I joined a company for technical training and they trained me in a computer course for 3 months paid a stipend and the agreement said i am not supposed to work for 1 year upon successful completion of training at any other company for the same job profile and the training is complete and they are not deploying us anywhere as agreed so i am thinking about joining another company and the contract says i enter a non-compete agreement but there is nothing said about fine or legal proceedings so what are the consequences if i join another company for the same job and they find it out
Try re-posting with some punctuation.
Avvo doesn't pay us for these responses, and I'm not your lawyer just because I answer this question or respond to any follow-up comments. If you want to hire me, please contact me. Otherwise, please don't expect a further response. We need an actual written agreement to form an attorney-client relationship. I'm only licensed in CA and you shouldn't rely on this answer, since each state has different laws, each situation is fact specific, and it's impossible to evaluate a legal problem without a comprehensive consultation and review of all the facts and documents at issue.
If the non-compete agreement is valid, then the employer's recourse against you would be to seek a temporary restraining order/injunction to stop you from working at the other place. There may also be damages, but the most common relief sought is injunctive; that is, an order from the court that you may not do something. You should also know that your new employer would likely be added to the suit as well, both for the same injunctive relief and possibly for damages.
Proceed with caution.
I am an attorney licensed to practice in the state and federal courts of Texas only. Any advice provided herein is offered for educational purposes only. No attorney-client relationship is created through the use of this forum, and cannot be created through asking and answering questions here. You are strongly encouraged to hire a lawyer.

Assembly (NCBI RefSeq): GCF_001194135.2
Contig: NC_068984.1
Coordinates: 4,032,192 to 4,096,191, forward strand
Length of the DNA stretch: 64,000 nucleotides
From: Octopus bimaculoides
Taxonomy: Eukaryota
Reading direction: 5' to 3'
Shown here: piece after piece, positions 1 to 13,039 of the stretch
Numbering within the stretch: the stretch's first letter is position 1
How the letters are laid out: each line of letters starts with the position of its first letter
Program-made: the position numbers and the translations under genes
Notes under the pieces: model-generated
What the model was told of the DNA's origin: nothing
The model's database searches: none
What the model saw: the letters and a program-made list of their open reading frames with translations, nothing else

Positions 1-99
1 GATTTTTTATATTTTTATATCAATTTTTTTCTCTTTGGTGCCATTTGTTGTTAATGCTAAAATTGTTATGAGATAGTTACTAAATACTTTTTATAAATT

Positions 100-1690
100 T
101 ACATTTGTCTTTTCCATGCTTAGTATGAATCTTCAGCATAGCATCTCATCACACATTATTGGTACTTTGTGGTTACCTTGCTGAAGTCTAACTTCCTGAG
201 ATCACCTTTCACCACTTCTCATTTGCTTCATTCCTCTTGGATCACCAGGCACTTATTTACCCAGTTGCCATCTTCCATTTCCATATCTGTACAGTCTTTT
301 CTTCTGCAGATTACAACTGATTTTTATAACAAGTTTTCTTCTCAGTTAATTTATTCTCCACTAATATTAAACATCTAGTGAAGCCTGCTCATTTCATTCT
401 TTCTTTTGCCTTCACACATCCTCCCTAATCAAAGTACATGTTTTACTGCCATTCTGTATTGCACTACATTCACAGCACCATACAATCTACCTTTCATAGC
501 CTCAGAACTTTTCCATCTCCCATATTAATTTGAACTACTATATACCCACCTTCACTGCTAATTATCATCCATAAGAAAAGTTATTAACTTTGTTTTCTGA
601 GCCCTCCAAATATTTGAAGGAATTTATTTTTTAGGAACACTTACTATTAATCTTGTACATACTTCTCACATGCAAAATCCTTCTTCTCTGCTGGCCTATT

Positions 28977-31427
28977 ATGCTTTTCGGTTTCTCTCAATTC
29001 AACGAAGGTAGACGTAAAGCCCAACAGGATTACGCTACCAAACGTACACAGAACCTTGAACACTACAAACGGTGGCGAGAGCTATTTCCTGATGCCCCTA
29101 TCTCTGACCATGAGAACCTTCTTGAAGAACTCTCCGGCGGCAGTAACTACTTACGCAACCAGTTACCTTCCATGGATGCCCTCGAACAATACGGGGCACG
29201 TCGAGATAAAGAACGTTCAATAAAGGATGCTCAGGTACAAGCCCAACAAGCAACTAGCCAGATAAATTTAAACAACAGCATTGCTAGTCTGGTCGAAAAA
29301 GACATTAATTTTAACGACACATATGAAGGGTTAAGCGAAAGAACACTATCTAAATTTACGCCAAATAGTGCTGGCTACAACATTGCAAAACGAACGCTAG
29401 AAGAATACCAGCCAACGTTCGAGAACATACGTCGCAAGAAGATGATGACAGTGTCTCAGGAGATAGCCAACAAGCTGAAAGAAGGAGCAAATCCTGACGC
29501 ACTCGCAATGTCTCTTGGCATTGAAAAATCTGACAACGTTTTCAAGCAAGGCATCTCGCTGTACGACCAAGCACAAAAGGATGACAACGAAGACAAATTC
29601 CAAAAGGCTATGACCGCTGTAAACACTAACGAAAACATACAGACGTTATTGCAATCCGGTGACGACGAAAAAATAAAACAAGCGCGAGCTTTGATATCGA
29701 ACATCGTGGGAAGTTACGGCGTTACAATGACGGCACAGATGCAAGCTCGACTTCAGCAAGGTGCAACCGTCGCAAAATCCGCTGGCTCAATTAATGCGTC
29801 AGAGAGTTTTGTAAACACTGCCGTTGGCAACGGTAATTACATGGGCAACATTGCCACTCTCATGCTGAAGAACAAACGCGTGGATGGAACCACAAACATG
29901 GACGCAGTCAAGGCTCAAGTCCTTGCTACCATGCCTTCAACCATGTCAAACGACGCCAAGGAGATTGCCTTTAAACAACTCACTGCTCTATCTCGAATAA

Mr. Bracy's answer is correct, and furthermore, since it would be a breach of your contract with the company, they would likely be entitled to recover the fees they paid their attorney from you in addition to any damages and stopping you from working for a competitor.
There's an incorrect rumor that non-competes are not enforcable - not true. If the non-compete is reasonably limited in time (1 year is probably reasonable) and scope (geographic and type of position), then it's enforcable. You might want to hire a lawyer in Dallas who handles these types of matters to review your contract and advise you. You can always ask the company if they will release you from the obligation since they aren't "deploying" you anywhere (whatever that means). If they agree, get them to put it in writing, signed by a person authorized to bind the company.
The question is, is the agreement enforceable? In Texas, non-competition agreements are generally found to be non-enforceable as they are a restraint on trade. However, a properly drafted non-compete can be found enforceable. The purpose of a properly drafted non-compete is to protect the proprietary information of the employer. To be enforceable the employer must have given you this proprietary information and the information must in fact be proprietary.
For example, if you worked for Coca-Cola, and they gave you the formula to Coke, that would be considered proprietary information. Coca-Cola could prevent you from going to a competitor and giving them the formula by having you sign a non-compete.
The non-compete cannot be overly broad in duration and scope to be enforceable. Many times courts will reduce the duration and scope of a non-compete if is in fact found to be enforceable. One year is probably an acceptable duration, but it depends on the circumstances. The geographical distance that you are restrained from competing in is another deciding factor of enforceability.
Of course, you don't have to worry about this until you leave or are terminated. However, you should definitely have an attorney review the agreement to see if is enforceable and to possibly negotiate better terms for you.
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